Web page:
Yet another aspect of the invention is directed to a method of using a radiation-shielding assembly to handle containers that have different heights and which are used to hold a radioactive substance. A first container is placed in a cavity defined in the radiation-shielding assembly. A spacer is associated with the cavity and is utilized to position the first container at a predetermined location relative to an end of the cavity. The first container is subsequently removed from the cavity. The spacer is adjusted by moving the spacer along an axis of the cavity to change the amount of space between the spacer and the end of the cavity. A second container having a different height than the first container is placed in the cavity. The adjustment of the spacer results in the second container being positioned at substantially the same predetermined location as the first container was relative to the end of the cavity.

Still another aspect of the invention is direction to a radiation-shielding assembly for container holding a radioactive eluate. The assembly has a body at least partially defining a cavity for receiving the container. There is an opening through the body into the cavity. The opening is sized to permit the container to be placed into and removed from the cavity. The body of the assembly is constructed to limit escape of radiation from the radioactive material through the body. The assembly also includes a locator in the cavity opposite the opening for at least assisting in locating the container in a predetermined position in the cavity. The locator may be characterized as a guide that can interface with one end of the container and that is shaped so that, upon interfacing with the end of the container, the collar may be used to at least generally steer or direct the container to the predetermined position in the cavity. The locator may include and of a wide range of materials. For instance, in some embodiments, the locator may include or be made entirely from a material that is substantially transparent to radiation.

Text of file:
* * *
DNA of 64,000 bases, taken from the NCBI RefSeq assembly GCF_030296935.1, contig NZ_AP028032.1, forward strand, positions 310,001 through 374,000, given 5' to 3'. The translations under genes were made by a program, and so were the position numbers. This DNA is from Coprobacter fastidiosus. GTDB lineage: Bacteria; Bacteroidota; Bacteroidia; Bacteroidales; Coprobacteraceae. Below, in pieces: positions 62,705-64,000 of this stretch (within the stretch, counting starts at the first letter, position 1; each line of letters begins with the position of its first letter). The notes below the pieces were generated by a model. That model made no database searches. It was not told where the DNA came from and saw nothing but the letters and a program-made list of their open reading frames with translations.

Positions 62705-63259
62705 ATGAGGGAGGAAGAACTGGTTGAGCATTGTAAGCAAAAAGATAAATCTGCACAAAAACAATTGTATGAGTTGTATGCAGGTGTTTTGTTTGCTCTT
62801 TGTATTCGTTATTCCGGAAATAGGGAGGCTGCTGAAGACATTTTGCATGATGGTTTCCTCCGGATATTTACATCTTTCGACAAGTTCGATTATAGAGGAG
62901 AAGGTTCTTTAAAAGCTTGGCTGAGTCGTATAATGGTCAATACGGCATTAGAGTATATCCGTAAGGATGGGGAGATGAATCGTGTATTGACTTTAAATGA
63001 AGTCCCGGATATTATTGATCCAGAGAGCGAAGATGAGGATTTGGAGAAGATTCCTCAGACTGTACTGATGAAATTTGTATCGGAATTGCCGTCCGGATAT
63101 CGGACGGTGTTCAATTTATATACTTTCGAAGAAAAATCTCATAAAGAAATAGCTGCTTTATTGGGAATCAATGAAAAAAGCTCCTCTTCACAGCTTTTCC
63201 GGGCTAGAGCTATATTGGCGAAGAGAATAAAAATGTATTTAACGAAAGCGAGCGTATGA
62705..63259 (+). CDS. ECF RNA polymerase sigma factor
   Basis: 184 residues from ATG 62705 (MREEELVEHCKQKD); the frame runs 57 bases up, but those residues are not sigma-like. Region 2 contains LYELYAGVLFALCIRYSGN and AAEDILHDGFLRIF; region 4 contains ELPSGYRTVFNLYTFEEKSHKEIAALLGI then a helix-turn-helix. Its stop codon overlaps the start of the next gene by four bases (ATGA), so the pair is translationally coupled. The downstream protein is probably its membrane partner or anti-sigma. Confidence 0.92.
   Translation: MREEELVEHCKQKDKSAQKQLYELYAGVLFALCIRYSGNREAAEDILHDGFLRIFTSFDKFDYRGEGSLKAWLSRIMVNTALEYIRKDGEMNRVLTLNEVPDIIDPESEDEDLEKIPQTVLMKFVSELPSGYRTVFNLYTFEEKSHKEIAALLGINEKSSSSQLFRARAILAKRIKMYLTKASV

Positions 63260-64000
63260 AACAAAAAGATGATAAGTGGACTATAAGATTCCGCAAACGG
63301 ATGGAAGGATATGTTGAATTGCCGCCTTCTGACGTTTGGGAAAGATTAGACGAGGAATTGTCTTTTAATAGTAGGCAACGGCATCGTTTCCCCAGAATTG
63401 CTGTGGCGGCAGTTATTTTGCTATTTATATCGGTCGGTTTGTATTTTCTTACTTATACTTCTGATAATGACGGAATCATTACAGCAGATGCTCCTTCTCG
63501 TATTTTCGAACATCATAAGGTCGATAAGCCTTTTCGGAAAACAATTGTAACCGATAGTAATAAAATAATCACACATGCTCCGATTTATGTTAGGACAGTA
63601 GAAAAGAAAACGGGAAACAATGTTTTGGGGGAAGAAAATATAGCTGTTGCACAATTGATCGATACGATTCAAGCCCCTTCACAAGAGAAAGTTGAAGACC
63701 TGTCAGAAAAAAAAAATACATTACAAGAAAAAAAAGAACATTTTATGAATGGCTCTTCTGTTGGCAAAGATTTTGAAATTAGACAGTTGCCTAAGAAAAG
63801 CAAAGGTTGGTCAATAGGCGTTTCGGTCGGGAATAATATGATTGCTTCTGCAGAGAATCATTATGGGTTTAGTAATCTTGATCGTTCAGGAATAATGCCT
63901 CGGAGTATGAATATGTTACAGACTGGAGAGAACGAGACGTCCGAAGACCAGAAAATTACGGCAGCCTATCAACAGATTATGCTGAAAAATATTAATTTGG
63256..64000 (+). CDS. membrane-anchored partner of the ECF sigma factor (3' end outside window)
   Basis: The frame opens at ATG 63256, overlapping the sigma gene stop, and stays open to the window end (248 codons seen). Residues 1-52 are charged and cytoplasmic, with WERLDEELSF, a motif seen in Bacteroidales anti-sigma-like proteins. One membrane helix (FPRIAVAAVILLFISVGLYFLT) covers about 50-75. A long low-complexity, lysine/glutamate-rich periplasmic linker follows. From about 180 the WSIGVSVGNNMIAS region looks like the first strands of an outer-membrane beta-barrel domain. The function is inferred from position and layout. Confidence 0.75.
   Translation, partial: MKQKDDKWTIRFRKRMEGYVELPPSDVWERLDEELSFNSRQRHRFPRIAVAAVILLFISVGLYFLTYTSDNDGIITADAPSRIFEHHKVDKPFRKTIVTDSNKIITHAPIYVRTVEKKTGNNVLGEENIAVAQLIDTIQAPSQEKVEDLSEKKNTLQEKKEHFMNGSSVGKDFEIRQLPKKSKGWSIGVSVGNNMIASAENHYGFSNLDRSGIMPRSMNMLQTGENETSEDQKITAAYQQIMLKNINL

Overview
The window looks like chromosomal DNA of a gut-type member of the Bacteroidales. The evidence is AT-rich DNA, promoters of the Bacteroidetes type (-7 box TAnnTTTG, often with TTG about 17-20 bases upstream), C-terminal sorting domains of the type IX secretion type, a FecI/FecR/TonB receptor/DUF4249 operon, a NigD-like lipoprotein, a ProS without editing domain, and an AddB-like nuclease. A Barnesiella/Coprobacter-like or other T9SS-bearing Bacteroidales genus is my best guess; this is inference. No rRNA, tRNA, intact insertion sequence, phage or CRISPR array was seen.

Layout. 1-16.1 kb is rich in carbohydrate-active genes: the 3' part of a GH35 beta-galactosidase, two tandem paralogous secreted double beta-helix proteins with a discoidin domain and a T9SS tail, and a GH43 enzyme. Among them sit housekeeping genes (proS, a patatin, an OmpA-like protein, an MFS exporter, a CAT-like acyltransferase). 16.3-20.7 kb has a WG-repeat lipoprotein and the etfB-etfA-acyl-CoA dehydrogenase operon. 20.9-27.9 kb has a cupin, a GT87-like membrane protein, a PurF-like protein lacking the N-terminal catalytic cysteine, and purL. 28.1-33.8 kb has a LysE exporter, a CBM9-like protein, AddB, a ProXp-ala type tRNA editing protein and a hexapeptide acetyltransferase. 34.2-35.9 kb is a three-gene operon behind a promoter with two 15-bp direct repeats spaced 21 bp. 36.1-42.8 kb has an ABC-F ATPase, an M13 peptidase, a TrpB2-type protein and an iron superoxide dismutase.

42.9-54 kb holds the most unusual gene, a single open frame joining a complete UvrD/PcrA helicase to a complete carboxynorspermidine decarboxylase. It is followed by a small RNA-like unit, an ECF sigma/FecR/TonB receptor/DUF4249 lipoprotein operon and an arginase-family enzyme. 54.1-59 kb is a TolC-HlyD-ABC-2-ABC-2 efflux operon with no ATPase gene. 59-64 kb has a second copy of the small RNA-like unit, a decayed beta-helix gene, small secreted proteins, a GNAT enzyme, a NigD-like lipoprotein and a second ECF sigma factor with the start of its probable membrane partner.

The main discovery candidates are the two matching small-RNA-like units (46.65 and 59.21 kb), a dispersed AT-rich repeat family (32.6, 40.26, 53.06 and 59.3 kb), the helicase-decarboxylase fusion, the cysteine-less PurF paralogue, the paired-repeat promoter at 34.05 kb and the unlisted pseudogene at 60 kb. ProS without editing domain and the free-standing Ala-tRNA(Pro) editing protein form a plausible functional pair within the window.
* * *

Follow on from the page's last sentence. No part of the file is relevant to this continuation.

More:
Another aspect of the invention is directed to a method of making a radiation shielding assembly for a container containing a radioactive eluate. A body of the assembly includes shielding material capable of substantially limiting passage of radiation through the material. The body is formed with a cavity for receiving the container of radioactive eluate. A locator is formed from a material that is substantially transparent to radiation so that the locator can be received in the cavity and engage the container when placed in the cavity to locate the container in (e.g., guide or steer the container toward) a predetermined position relative to the body in the cavity.

Still another aspect of the invention is directed to a radiation-shielding assembly for holding any one of a set of containers having different heights that are used for containing a radioactive substance. The assembly has a body at least partially defining a cavity for receiving a container. The assembly also has a spacer adapted to be at least partially received in the cavity. The spacer can selectively be placed in the cavity to occupy space in the cavity to adapt the assembly for use with at least one of the smaller containers or removed from the cavity to adapt the assembly for use with at least one of the larger containers. The assembly may also have a base adapted for releasable connection to the body. The base may have a stowage receptacle defined therein that can receive the spacer when the spacer is removed from the cavity.